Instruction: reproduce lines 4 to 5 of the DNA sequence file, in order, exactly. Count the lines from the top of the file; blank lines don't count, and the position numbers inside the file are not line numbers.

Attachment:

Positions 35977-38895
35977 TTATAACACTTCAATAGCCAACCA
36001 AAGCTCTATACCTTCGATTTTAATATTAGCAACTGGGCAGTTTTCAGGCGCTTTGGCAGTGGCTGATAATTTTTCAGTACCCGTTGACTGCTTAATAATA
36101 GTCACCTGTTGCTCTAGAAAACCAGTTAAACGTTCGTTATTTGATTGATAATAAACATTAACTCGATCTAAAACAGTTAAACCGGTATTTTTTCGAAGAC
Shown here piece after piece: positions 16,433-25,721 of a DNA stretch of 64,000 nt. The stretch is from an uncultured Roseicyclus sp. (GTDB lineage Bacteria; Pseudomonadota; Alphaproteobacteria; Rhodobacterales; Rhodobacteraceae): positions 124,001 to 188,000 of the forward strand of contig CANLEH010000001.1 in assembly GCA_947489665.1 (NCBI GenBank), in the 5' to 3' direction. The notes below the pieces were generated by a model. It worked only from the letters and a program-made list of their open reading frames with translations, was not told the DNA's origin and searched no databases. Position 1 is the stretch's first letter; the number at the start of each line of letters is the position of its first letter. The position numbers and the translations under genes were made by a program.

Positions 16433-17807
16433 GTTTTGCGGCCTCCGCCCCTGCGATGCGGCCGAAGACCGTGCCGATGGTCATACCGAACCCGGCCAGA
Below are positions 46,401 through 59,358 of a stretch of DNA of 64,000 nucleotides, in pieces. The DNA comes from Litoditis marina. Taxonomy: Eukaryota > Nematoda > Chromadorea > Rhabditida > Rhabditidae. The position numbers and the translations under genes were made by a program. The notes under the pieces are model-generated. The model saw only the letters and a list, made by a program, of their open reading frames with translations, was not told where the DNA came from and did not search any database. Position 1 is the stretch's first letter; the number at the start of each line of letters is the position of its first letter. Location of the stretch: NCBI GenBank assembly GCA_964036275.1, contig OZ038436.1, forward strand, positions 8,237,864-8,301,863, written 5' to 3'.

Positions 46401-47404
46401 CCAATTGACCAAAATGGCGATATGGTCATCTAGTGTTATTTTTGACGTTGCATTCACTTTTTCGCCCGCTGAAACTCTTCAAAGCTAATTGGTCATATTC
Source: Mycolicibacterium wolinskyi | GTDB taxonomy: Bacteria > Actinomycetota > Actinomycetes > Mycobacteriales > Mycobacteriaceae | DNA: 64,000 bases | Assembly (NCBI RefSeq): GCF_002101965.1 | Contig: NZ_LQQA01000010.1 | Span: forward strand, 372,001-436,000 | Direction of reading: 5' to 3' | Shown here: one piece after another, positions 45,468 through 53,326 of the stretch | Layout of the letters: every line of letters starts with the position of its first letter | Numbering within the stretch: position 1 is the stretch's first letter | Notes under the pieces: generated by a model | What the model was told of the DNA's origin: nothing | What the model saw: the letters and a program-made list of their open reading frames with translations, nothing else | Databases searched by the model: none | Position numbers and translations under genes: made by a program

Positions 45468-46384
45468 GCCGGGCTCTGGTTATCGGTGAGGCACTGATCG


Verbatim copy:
36101 GTCACCTGTTGCTCTAGAAAACCAGTTAAACGTTCGTTATTTGATTGATAATAAACATTAACTCGATCTAAAACAGTTAAACCGGTATTTTTTCGAAGAC
Shown here piece after piece: positions 16,433-25,721 of a DNA stretch of 64,000 nt. The stretch is from an uncultured Roseicyclus sp. (GTDB lineage Bacteria; Pseudomonadota; Alphaproteobacteria; Rhodobacterales; Rhodobacteraceae): positions 124,001 to 188,000 of the forward strand of contig CANLEH010000001.1 in assembly GCA_947489665.1 (NCBI GenBank), in the 5' to 3' direction. The notes below the pieces were generated by a model. It worked only from the letters and a program-made list of their open reading frames with translations, was not told the DNA's origin and searched no databases. Position 1 is the stretch's first letter; the number at the start of each line of letters is the position of its first letter. The position numbers and the translations under genes were made by a program.